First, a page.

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Old 11-22-2007, 09:36 AM   #1
reverse
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iptables / output *drop* policy


Suppose your iptables script starts with something like the following:

Code:
iptables -P OUTPUT DROP
As you still want to be able to send email, use a Web browser, and what not other various tasks, you'll have to explicitly enable them. My question is as follows: are there any special considerations to be taken care of so that you do not end up sabotaging your system (i.e. you have to allow DNS requests) ("gotchas" perhaps)?

Also: is it possible to only allow certain binaries to send packets? I.e. you want your users to be able to IRC, but in order to do this they *have* to use /usr/bin/irc_client; running ~/irc_client would not have to work. Apply this for all protocols. Again, would this be dangerous (sabotaging your system)?

Last edited by reverse; 11-22-2007 at 09:37 AM.
 
Old 11-22-2007, 10:14 AM   #2
Simon Bridge
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Quote:
My question is as follows: are there any special considerations to be taken care of so that you do not end up sabotaging your system (i.e. you have to allow DNS requests) ("gotchas" perhaps)?
You must allow the loopback interface.

For everything else, make a list of services you want to access out of the box, where, and under what circumstances... allow those. You'll soon know if you missed one.

Quote:
Also: is it possible to only allow certain binaries to send packets? I.e. you want your users to be able to IRC, but in order to do this they *have* to use /usr/bin/irc_client; running ~/irc_client would not have to work.
The best way to force users to use only a specific application is to deny them access to any others on the box. The best way to do that is to remove them all.

It's usually only a concern if you know an application has a specific exploit that you would like to avoid.

I understand you can use the --cmd-owner option to allow connections based on the launching process.

There is a highly entertaining and interesting discussion on outbound policies here:
http://ubuntuforums.org/showthread.php?t=131616&page=4
 
Old 11-22-2007, 10:17 AM   #3
win32sux
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Yeah, starting with a DROP policy for OUTPUT is quite healthy. There are no "gotchas" at all. You basically make ACCEPT rules for the stuff you want to allow and that's it. Of course, if it's the first time you take this approach then most likely you'll have to look at your log file a couple times to figure-out why something isn't working.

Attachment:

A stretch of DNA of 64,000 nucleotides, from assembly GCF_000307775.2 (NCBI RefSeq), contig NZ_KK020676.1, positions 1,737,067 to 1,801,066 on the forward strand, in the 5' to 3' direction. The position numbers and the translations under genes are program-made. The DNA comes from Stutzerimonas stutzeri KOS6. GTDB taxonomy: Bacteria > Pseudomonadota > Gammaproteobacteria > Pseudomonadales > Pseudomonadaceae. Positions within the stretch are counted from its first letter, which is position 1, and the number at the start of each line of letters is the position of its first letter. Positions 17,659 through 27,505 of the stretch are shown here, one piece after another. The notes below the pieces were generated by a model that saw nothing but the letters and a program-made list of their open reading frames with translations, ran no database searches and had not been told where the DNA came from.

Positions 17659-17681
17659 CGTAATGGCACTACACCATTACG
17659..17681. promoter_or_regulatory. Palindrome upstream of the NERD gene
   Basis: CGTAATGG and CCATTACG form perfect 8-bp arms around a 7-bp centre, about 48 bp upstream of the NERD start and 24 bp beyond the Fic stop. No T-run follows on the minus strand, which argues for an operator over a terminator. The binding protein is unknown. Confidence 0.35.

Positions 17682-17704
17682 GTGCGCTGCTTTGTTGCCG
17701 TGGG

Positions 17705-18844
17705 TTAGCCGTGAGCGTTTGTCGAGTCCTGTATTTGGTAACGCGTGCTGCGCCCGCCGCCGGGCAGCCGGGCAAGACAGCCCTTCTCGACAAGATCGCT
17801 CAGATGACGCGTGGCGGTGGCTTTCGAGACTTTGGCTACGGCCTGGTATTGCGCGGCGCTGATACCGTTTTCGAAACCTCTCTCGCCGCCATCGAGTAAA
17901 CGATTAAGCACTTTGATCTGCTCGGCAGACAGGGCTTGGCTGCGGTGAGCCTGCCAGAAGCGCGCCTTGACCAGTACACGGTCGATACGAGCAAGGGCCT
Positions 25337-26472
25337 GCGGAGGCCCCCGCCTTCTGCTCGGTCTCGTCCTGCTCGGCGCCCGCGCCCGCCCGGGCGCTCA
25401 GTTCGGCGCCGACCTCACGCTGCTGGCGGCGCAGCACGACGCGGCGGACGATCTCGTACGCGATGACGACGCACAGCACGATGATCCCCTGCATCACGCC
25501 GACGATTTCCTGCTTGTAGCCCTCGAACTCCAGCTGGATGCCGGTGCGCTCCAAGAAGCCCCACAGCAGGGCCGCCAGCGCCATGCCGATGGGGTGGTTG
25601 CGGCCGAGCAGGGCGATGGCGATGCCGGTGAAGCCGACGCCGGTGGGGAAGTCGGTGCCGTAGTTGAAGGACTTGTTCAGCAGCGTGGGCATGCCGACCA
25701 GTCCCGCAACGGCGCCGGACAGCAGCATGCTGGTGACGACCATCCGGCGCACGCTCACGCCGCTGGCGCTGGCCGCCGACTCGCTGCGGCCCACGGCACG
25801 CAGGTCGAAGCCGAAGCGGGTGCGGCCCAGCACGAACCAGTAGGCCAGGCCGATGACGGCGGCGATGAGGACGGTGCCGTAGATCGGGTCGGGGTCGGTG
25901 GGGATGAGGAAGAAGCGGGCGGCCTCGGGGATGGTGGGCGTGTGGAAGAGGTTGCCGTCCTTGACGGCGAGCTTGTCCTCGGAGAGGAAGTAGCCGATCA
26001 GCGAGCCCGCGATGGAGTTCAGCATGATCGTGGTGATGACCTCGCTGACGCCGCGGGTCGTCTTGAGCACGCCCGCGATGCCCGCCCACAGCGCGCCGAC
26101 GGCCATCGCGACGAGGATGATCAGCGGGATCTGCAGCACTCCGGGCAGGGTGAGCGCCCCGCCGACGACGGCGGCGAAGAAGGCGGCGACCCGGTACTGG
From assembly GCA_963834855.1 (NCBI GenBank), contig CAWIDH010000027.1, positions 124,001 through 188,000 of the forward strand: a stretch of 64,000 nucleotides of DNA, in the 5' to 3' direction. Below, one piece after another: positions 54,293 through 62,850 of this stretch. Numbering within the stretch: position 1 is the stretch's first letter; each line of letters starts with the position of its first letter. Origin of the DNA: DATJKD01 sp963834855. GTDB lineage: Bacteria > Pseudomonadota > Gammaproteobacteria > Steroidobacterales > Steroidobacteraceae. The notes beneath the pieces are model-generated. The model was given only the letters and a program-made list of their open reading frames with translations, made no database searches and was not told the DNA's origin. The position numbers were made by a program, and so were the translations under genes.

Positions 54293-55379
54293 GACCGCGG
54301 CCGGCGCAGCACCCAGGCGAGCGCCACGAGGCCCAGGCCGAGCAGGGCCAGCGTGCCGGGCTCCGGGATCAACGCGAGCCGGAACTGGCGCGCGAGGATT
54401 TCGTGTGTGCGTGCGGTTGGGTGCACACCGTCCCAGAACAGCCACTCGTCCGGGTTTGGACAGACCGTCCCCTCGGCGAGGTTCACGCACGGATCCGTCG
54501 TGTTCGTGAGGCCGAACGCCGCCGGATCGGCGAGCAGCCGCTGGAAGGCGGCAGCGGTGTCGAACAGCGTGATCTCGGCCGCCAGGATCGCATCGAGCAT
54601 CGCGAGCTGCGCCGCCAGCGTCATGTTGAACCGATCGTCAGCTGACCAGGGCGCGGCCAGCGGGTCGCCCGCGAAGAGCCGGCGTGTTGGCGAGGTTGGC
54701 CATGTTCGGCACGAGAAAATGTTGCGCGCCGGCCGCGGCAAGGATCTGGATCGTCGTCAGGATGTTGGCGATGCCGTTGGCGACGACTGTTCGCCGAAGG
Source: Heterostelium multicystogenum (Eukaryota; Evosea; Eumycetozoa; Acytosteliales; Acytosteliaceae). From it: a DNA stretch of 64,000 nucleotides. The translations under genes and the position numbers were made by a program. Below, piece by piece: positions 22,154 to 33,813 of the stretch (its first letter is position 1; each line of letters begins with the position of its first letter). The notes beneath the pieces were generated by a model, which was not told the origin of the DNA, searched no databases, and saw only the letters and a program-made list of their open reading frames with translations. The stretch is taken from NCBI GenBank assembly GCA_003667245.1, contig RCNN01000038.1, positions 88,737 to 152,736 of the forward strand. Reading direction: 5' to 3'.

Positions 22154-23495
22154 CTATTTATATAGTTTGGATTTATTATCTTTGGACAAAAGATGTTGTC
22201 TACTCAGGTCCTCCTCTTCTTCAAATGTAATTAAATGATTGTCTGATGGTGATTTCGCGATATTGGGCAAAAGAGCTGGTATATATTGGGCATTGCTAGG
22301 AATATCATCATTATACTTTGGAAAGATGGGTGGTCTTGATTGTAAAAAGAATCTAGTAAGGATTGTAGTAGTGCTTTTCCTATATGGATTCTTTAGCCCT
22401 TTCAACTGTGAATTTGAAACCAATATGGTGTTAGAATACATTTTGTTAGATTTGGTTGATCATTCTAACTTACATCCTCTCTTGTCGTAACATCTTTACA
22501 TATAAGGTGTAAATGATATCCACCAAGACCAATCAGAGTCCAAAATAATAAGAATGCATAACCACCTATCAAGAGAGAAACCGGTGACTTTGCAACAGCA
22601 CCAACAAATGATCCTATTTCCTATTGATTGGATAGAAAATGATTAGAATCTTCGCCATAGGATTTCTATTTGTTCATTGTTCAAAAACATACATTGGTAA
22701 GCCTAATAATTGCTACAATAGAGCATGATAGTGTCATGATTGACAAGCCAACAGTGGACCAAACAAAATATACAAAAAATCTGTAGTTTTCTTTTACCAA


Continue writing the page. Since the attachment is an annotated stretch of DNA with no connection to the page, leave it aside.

As for the question about making rules for certain binaries, I think the --cmd-owner parameter for the owner module does this, but I've never used it so I'm not sure. From "man iptables" on Ubuntu 7.10:
Code:
       --cmd-owner name
              Matches  if  the  packet was created by a process with the given
              command name.

              (Please note: This option requires kernel support that might not
              be  available in official Linux kernel sources or Debianís pack‐
              aged Linux kernel sources.  And if support for  this  option  is
              available  for  the  specific  Linux kernel source version, that
              support might  not  be  enabled  in  the  current  Linux  kernel
              binary.)

       NOTE: pid, sid and command matching are broken on SMP
EDIT: Beaten by Simon Bridge!

Last edited by win32sux; 11-22-2007 at 10:19 AM.
 
Old 11-22-2007, 10:39 AM   #4
reverse
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Thanks for the replies guys. Well, I was thinking restricting certain connections to specific originating binaries could help against *some* connect-back shellcode?
 
  


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